Volume 7, Issue 1 (6-2021)                   J Sport Biomech 2021, 7(1): 56-67 | Back to browse issues page

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Golmoradi Marani M, Letafatkar A, Shojaedin S S. Comparison of Motion Control Screening Test Scores in Active Women With a History of Knee and Ankle Injuries. J Sport Biomech. 2021; 7 (1) :56-67
URL: http://biomechanics.iauh.ac.ir/article-1-247-en.html
1- Department of Corrective Exercise and Sport Injury, Faculty of Physical Education and Sport Sciences, Kharazmi University, Tehran, Iran.
2- Department of Health and Sports Medicine, Faculty of Physical Education and Sport Sciences, Kharazmi University, Tehran, Iran.
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1. Introduction
Although the benefits of exercise have always been important in maintaining the health of society, at the same time, sports activities are a risk factor for causing traumatic injuries among athletes [1]. Today, with the increasing tendency of young people to play sports, the rate of sports injuries is also increasing [2]. According to the National Collegiate Athletic Association, about 182,000 sports injuries occurred between 1988 and 2004, with knee and ankle injuries being the most common [3]. Research has also revealed that women are more likely than men to be injured during exercise [4-6].
In order to prevent sports injuries, having basic knowledge of biomechanics, anatomy, physiology and kinesiology is essential [7]. By recognizing the causes of injury, we can invest in areas that prevent injury and avoid further occurrence or progression of injury [8]. One of the most important causes of injury is motion control disorders, the identification and correction of which is recognized as an important part of injury assessment and rehabilitation [9]. Neuromuscular control, central instability, and muscle imbalance have also been identified as contributing factors to injury [10-12].
Due to the increasing incidence of sports injuries, pre-season screening of athletes is common nowadays [7]. These screenings as part of injury risk management strategies can be useful in predicting re-injury [13, 14]. Therefore, with the increasing need to identify the probability of injury with high accuracy, a new method of screening has been developed. These tools are a set of motion control tests that can be used as a measurement tool to identify movement disorders using a set of polyarticular functional tests [14].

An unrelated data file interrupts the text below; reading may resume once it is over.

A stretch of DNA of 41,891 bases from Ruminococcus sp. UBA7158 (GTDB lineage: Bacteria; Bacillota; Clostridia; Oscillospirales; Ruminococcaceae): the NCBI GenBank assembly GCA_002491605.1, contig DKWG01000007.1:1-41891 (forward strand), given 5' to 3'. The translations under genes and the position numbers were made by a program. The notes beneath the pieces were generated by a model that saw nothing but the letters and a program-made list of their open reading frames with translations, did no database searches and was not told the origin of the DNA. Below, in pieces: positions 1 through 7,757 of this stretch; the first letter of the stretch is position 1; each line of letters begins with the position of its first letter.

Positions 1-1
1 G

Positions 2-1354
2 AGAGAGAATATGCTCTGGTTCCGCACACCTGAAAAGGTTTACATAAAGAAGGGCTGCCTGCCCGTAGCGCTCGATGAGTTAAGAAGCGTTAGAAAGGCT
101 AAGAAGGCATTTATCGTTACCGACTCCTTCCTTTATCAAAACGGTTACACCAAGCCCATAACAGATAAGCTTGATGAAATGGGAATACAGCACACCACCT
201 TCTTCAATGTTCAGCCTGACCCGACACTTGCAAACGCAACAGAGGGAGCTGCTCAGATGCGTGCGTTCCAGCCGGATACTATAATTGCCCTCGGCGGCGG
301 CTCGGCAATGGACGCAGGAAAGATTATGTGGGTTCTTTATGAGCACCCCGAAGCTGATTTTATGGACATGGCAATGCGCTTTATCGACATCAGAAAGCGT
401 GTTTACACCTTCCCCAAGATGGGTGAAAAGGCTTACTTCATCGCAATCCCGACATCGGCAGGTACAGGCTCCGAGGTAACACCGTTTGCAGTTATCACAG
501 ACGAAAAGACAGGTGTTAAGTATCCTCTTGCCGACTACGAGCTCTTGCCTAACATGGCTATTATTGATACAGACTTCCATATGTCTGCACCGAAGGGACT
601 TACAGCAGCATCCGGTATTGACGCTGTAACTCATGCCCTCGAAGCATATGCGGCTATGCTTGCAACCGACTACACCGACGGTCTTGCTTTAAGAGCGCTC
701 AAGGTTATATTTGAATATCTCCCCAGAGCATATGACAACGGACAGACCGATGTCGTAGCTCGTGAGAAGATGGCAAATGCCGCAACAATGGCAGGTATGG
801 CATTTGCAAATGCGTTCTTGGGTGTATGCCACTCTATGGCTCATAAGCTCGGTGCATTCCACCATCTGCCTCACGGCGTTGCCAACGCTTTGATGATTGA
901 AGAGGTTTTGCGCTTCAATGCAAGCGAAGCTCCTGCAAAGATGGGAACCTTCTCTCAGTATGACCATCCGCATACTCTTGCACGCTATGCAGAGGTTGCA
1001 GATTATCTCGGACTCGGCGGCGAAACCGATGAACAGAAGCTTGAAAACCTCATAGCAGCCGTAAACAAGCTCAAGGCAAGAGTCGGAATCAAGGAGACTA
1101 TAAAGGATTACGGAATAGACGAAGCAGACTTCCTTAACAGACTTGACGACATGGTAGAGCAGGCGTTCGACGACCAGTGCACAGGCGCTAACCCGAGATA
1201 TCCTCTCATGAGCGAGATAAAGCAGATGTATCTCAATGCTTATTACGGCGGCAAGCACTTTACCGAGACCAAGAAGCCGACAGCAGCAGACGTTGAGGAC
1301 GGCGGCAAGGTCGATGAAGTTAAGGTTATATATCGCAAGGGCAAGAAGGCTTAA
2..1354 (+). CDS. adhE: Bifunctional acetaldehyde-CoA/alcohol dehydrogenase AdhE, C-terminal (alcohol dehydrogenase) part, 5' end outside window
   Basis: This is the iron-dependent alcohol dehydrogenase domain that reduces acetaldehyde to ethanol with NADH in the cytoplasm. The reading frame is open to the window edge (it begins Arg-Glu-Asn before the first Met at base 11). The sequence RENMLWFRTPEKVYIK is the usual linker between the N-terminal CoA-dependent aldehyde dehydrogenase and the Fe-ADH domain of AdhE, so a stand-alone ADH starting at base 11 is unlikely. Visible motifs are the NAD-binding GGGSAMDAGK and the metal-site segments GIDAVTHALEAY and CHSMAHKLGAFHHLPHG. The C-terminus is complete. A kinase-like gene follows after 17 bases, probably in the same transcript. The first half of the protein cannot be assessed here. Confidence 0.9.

Pre-season screening of athletes can be very important and reduce injury time, improve motor function, and prevent injury before it occurs [7]. Therefore, the aim of this study was to investigate the relationship between the scores of motion control screening tests in active women with a history of injury, and to determine the predictive score for injury.

2. Methods
The statistical population of this study included all active women aged 18-25 years in Kharazmi University. Based on the inclusion criteria, 57 of them were selected as available samples. Thirty-five subjects had a history of lower limb injuries (19 with a history of ankle injuries and 16 with a history of knee injuries), of which 25 had non-impact injuries and 10 had impact injuries.
In the test session, the examiner orally explained each of the tests to the participants. Then the test process started and after warming up for five minutes, the test was performed. During the tests, the participants’ performance was videotaped from four different angles by four digital cameras and then used for scoring (required sequences were extracted by Corel protractor software). These tests lasted 25-30 minutes and included 9 tests: Double Knee Swing, Single leg ¼ squat+hip turn, Bridge+straight leg lift & lower, Controlled shoulder internal rotation, 4 point-arm reach forward and back, Plank+lateral twist, One arm wall push, Split squat+fast feet, Lateral stair hop+rotational landing control [9, 13]. Each of these tests presents several criteria in the form of questions that require observational judgments about a person’s ability to control movement with standard criteria (40 criteria in total), each of which was answered in the affirmative or negative. For statistical analysis, Kolmogorov-Smirnov test was used to check the normality of the data, Levene’s test was used for data homogeneity, one-way ANOVA and Scheffe post hoc tests were used to examine the intergroup differences. Finally, the data were analyzed by SPSS software v. 22 (Table 1).

3. Results